The election is still more than four months away and as with all games of chicken, the guy who can hold out the longest wins.
This says it all to me:
Democrat John Kerry, the party's presumptive presidential nominee, was still deciding on Sunday whether he would deliver a planned speech to U.S. mayors for which he would have to cross a police officers' picket line.
If it were a question of principle it would all be rather straightforward. But obviously, it's not. John Kerry and his staff of advisors are still trying to figure out whether it would be more advantageous, or at least less harmful, to cross the picket line or not. I'm somewhat surprised it takes so long to wet the tip of your index finger and hold it up into the wind. After all, it only took about three days to change their mind once the idiocy of not accepting the nomination at the Democratic Convention became public knowledge. Then again, maybe this is just a test case to allow John-boy to avoid accepting the nomination this summer in Boston after all so he can keep spending without being subject to limitations on Federal matching funds.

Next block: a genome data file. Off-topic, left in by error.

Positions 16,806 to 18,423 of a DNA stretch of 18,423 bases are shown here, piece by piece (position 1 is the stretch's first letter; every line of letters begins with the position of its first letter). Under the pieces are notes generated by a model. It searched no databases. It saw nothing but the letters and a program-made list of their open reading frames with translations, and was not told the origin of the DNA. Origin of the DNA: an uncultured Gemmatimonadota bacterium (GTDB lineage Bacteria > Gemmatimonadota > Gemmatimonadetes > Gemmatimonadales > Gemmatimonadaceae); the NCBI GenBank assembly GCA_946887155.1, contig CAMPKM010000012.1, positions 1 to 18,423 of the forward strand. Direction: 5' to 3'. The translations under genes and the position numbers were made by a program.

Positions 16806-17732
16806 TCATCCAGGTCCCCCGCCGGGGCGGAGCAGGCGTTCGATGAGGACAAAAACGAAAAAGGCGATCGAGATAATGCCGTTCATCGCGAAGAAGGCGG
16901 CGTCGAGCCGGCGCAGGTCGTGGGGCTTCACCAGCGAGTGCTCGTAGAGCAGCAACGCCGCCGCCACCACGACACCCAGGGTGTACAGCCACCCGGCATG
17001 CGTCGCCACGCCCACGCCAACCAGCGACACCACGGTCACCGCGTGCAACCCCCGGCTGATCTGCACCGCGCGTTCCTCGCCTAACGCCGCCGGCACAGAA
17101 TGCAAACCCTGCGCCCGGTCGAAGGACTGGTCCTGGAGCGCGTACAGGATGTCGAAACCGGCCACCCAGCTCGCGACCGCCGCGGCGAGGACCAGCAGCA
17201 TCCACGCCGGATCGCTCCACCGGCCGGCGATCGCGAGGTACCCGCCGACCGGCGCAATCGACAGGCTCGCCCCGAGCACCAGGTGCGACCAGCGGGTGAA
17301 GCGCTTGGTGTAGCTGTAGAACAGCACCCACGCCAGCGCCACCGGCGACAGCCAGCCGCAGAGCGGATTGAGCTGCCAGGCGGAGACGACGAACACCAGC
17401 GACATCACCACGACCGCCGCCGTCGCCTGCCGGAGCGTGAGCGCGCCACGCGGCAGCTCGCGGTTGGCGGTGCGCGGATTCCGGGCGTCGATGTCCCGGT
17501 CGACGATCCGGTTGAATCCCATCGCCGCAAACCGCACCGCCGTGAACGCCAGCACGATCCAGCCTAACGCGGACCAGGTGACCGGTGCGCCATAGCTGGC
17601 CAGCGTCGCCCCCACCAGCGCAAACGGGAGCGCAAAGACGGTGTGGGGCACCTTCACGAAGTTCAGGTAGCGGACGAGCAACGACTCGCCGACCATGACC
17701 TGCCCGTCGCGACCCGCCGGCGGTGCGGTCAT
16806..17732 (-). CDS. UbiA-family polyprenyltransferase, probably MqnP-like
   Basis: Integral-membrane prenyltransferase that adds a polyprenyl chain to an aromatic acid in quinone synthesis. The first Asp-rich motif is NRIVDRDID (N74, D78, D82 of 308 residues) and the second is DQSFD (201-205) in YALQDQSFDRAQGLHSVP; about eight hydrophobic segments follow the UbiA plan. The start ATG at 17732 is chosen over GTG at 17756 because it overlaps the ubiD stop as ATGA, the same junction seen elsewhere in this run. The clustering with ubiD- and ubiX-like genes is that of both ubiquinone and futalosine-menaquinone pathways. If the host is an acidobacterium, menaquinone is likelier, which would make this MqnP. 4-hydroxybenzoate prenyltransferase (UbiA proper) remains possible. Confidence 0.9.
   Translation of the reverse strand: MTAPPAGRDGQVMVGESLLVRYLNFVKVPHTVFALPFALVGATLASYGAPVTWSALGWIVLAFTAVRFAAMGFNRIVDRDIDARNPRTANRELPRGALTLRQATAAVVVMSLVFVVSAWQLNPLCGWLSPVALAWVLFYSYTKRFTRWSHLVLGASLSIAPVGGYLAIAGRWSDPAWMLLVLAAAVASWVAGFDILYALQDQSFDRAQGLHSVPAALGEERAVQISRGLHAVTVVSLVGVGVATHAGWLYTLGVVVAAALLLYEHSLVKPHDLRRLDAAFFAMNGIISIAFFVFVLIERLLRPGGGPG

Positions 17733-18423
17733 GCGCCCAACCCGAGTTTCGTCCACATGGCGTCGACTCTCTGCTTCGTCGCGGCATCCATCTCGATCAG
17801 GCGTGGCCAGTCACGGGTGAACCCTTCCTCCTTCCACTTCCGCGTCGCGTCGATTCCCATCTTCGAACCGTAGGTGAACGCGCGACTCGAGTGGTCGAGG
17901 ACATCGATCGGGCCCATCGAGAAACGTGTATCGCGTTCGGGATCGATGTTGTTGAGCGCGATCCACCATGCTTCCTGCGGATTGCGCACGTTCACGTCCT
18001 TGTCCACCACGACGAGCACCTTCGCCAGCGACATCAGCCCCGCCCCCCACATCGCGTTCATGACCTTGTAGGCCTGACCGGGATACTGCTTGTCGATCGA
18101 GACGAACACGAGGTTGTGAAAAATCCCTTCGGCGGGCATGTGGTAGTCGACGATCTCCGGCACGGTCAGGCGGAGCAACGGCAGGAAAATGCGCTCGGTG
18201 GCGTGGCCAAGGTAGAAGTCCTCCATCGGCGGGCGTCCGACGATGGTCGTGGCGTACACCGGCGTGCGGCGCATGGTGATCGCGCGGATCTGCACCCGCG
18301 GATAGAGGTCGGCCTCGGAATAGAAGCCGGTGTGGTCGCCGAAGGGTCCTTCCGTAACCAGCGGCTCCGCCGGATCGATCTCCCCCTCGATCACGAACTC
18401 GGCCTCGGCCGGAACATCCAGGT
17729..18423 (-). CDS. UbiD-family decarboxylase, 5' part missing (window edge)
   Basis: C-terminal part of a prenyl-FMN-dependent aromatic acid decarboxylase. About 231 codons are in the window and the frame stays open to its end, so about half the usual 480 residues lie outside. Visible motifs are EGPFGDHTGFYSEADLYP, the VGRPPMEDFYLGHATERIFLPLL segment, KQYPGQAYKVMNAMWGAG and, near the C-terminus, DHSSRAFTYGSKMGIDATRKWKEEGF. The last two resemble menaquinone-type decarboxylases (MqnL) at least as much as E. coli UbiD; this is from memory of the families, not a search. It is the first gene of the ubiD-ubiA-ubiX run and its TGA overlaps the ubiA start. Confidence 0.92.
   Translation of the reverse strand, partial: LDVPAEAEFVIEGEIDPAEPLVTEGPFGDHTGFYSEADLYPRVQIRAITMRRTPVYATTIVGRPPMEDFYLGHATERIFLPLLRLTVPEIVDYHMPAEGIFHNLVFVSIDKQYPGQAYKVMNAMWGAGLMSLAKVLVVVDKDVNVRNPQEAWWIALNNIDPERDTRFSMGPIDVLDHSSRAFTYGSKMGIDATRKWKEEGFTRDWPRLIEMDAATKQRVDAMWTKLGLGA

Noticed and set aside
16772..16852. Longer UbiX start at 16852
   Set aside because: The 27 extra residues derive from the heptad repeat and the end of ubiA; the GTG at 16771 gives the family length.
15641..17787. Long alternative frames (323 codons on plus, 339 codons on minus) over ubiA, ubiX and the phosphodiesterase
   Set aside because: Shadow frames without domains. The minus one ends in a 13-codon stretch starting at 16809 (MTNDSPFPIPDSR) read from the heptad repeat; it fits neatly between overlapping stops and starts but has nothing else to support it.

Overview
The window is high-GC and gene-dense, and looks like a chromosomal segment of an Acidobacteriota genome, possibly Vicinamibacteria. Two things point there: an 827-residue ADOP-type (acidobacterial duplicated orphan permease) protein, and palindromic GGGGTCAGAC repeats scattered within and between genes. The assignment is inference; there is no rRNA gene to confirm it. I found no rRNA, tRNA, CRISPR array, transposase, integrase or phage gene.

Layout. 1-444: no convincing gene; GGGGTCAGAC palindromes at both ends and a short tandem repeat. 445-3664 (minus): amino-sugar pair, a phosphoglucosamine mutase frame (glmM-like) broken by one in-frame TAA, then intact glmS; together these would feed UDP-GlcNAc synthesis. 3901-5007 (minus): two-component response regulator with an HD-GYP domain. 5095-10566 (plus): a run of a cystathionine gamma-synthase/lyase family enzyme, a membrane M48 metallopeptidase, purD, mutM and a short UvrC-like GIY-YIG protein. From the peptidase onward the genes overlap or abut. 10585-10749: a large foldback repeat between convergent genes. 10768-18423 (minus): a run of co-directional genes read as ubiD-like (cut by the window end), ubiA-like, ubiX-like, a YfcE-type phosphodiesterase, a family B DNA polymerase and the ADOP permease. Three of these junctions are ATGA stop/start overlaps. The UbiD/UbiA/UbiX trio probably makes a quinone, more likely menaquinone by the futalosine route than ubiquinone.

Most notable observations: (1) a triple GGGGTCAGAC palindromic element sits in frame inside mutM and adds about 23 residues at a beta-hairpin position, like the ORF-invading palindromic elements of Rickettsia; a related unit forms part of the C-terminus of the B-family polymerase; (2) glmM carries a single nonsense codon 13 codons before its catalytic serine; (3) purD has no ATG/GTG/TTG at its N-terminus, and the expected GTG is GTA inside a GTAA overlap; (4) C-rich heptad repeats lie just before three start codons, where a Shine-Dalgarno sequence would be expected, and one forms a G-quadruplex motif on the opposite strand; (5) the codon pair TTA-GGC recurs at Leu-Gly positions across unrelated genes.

Nah, they're not that clever.
A copy of a popular newsmagazine showed up in my mailbox this week with my name printed on the cover. This is surprising because I'm quite certain I haven't ordered any magazines lately, and I certainly wouldn't have ordered this one. I think it is Newsweek, but I can't be sure since the last letter of the title on the front is blocked out by a picture of Bill Clinton's book. Perhaps it is Newseek, or Newsweed, or even Newswee. If you hang around until the end of the post let me know in the comments what you think is most appropriate.
I haven't picked up a copy of Newsweek in perhaps 25 years, so I thought I'd read it. Sometime later... Wow! I'm not sure but it seems as though the editorial boards of YM (yes, I have a teenage daughter) and Newsweek must have been combined to save money. How else to explain the remarkably juvenile nature of many of the stories and the predominance of puerile prose?